This review contains spoilers.
I realised that the search for the Knowledge has encouraged us to think of the House as if it were a sort of riddle to be unravelled, a text to be interpreted, and that if ever we discover the Knowledge, then it will be as if the Value has been wrested from the House and all that remains will be mere scenery.
Knowledge is the concept that lies at the heart of Susanna Clarke’s second novel Piranesi, a startlingly controlled follow-up to her 780-page fantasy classic Jonathan Strange and Mr Norrell. The eponymous protagonist of this slim little novel inhabits a vast and largely empty House consisting of endless receding hallways filled with statues. The lower halls are flooded, and the clouds in the upper halls produce rain; Piranesi lives off the seaweed and shellfish he finds in the lower halls, and spends his time exploring the House and observing its seasons and the habits of the birds that dwell there. He believes that there are just 15 people who have ever lived, counting himself, the 13 skeletons he’s discovered in various parts of the House, and the Other.
The Other’s appearance on page 21 of the novel marks an important shift in the narrative: it’s the first time we really become aware that Piranesi doesn’t have the full picture; the first time that we, with our privileged frame of reference, know more than him. The Other has a smartphone, which Piranesi recognises only as a “shining device”; he wears a smart wool suit, a fact which jars against our understanding of the subsistence lifestyle Piranesi is scratching out in the House; and he mentions the word “Battersea”, which Piranesi doesn’t recognise at all, but which British readers will know as a landmark from our own world. In short, it’s fairly clear to us that the Other is lying to Piranesi for his own ends.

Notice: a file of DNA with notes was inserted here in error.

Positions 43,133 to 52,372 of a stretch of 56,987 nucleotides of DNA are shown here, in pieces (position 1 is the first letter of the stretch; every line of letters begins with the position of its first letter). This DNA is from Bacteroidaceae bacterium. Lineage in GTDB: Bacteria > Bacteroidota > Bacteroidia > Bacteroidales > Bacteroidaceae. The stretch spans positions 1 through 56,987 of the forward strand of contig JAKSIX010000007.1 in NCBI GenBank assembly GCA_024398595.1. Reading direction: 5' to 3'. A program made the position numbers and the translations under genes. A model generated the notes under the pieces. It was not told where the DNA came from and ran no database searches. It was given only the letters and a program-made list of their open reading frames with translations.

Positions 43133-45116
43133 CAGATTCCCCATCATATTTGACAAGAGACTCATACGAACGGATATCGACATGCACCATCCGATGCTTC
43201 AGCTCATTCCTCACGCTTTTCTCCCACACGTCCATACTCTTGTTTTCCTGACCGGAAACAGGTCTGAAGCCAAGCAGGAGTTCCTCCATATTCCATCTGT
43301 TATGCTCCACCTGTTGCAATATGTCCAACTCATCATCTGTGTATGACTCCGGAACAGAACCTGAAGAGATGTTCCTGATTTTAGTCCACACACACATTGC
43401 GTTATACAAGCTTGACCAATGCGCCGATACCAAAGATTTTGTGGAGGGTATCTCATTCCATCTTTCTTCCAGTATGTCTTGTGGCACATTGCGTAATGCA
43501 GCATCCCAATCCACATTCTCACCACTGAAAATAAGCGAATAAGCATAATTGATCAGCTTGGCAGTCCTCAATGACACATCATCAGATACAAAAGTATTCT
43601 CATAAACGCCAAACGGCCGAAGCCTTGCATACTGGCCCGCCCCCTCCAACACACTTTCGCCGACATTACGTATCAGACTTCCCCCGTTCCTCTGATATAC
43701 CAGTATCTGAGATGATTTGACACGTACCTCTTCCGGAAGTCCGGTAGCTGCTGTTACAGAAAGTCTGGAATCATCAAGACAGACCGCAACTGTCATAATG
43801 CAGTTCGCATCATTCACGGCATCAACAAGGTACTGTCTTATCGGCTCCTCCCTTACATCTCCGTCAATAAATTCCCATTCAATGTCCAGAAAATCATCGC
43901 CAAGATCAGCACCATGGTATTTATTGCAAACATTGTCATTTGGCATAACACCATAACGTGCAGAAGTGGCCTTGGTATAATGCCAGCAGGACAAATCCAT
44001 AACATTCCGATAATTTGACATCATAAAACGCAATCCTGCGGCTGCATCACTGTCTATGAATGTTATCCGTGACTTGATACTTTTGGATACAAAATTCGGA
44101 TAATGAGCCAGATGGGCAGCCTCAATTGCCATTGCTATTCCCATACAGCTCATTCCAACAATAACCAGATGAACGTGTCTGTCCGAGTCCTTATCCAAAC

What those ends are becomes clear fairly quickly: the Other believes that the House can give him access to strange and mysterious powers if he can only find the right ritual to perform to make it happen. The passage I quoted at the start of this review sets out Piranesi’s musings when the Other enlists him in this search, and it illustrates one of the modes of knowing with which the novel is concerned: a mode in which knowledge is useful as a means to an end. It’s implicitly contrasted with the way that Piranesi approaches the acquisition of knowledge: he explores and observes the House for the sake of the knowledge itself, as an act of veneration and almost of worship. “The Beauty of the House is immeasurable; its Kindness infinite,” Piranesi tells us.
It’s clear, I think, which mode of knowing Clarke thinks is preferable. The Other’s search for ultimate power makes him selfish (he doesn’t notice for almost a year that Piranesi’s shoes have worn out) and unable to appreciate the beauty of the House; and his erstwhile academic mentor, Laurence Arne-Sayles, who researches ancient rituals in order, similarly, to rediscover sources of power, is outright evil. Piranesi’s curiosity about the world, meanwhile, allows him to adapt to his environment and even thrive in it; it’s part of what helps him survive the trauma of being kidnapped and trapped in the House for years, a trauma he doesn’t even remember.